The situation in India is far different as the victims and their relatives are mostly not in a position to fight legal battles. They have neither the time nor resources to seek legal remedies. In most cases, knowledge and information needed for asserting one’s rights are also sadly missing. They accept results of treatment as divinely ordained. The doctor and the hospital are but messengers of God, executing the pre-determined fate.


Despite such indifference ingrained in the minds of the average Indians, some amount of awareness about medical negligence and exploitation is spreading fast today. Hopefully, the recent judgement is likely to encourage the trend. More so, as medical negligence and malpractice take various forms besides faulty diagnosis and treatment. Forcing a product, a procedure, or investigations for monetary gain are also forms of malpractices. Clinics and laboratories conducting various tests   have increased and are also enjoying a flourishing business. No wonder, an unhealthy nexus grows between doctors and labs giving rise to unwanted tests – a type of common medical malpractice.


Those who seek medical service, however eminent they may be, totally depend on the advice of the service providers. Hence, the responsibility on the medical personnel is total as far as service is concerned.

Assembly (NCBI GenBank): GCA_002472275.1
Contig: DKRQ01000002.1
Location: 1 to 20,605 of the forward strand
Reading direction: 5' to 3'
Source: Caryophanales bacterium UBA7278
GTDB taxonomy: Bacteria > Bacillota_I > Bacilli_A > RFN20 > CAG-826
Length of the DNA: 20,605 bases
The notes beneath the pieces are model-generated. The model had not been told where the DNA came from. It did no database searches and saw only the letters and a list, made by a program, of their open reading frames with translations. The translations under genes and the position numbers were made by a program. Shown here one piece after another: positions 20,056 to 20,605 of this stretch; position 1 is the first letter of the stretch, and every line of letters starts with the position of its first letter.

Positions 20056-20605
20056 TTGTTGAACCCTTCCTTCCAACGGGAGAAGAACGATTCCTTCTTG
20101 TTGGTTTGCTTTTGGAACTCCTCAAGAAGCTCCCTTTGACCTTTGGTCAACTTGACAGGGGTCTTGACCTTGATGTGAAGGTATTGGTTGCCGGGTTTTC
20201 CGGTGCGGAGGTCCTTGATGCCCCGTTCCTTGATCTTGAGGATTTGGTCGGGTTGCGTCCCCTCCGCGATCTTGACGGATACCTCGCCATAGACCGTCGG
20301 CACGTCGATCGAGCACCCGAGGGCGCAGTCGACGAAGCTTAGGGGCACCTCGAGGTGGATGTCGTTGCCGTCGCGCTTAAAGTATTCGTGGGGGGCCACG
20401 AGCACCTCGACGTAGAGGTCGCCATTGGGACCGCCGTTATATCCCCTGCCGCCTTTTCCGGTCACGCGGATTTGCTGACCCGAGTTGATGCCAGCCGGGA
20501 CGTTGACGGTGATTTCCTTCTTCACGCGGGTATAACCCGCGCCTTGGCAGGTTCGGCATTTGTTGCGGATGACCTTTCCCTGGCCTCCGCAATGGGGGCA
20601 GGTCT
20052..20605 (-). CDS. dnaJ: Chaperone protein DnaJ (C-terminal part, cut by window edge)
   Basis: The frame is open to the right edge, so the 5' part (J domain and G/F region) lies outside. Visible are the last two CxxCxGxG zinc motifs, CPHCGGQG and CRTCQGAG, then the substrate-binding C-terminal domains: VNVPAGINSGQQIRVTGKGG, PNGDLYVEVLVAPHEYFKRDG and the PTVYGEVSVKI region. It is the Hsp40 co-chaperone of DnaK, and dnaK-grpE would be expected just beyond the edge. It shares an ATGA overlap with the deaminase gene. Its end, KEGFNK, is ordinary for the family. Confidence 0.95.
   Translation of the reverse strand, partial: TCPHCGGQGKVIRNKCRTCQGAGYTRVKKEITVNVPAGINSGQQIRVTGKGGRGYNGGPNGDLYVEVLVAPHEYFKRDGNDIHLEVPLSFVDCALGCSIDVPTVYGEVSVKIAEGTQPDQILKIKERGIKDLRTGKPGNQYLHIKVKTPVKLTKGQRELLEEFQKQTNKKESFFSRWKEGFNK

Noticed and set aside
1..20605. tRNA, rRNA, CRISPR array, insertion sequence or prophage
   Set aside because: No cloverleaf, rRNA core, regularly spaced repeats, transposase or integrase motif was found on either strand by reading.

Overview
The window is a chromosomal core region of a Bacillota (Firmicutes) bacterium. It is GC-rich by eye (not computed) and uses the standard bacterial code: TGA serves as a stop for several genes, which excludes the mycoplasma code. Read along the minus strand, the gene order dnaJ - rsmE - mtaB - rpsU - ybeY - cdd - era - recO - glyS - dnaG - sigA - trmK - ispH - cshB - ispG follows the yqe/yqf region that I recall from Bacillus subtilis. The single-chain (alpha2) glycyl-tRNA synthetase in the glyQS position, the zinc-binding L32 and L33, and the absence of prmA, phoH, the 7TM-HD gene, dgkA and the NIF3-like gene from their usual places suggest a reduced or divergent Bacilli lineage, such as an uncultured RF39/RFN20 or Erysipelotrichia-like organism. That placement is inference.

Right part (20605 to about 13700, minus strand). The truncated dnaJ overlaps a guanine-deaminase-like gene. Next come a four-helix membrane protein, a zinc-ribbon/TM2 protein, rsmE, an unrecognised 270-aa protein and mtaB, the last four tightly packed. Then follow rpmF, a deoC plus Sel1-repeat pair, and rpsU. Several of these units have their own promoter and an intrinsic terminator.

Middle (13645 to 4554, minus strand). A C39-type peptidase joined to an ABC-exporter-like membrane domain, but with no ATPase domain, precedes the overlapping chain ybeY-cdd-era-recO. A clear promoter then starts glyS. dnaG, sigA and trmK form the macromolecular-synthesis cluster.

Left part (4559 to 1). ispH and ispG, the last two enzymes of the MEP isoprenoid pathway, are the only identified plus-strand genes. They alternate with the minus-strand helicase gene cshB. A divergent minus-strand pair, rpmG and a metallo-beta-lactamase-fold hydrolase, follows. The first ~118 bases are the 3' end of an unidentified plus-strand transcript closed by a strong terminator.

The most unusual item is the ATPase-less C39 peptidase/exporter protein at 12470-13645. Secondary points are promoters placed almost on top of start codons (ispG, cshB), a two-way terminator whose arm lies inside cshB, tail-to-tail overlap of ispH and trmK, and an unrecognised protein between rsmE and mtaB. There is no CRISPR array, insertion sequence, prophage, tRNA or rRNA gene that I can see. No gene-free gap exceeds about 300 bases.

Besides, growth of private hospitals is noticeable since the mid-80s coinciding with economic liberalization. These hospitals are not entirely private in the sense that they get many concessions from the Government in land allotment, import duties for equipment, etc. Hence, their obligation to the people as healthcare providers is no less than that of hospitals in the public sector.


But, the cost of treatment at private hospitals is beyond the reach of the poor and lower middle classes. These classes depend on the public sector health providers which are developing structural and functional deficiencies day-by-day which result in medical negligence and encourage malpractices. The blame, therefore, has to be shared between the institutions and the medical personnel.


However, a note of caution is needed in investigating and penalizing the parties in cases of medical deficiencies. For, the aggrieved party has a tendency to put the entire blame on health providers overlooking the state of the patients and the chances of recovery. Cases have to be heard with extreme sobriety. The present judgement should not act as a deterrent for medical innovations.


A complicated question in dealing with medical malpractice is the amount of compensation. Some norms have to be followed, lest it should appear as arbitrary and invidious distinction between victims. ---INFA


(Copyright, India News and Feature Alliance)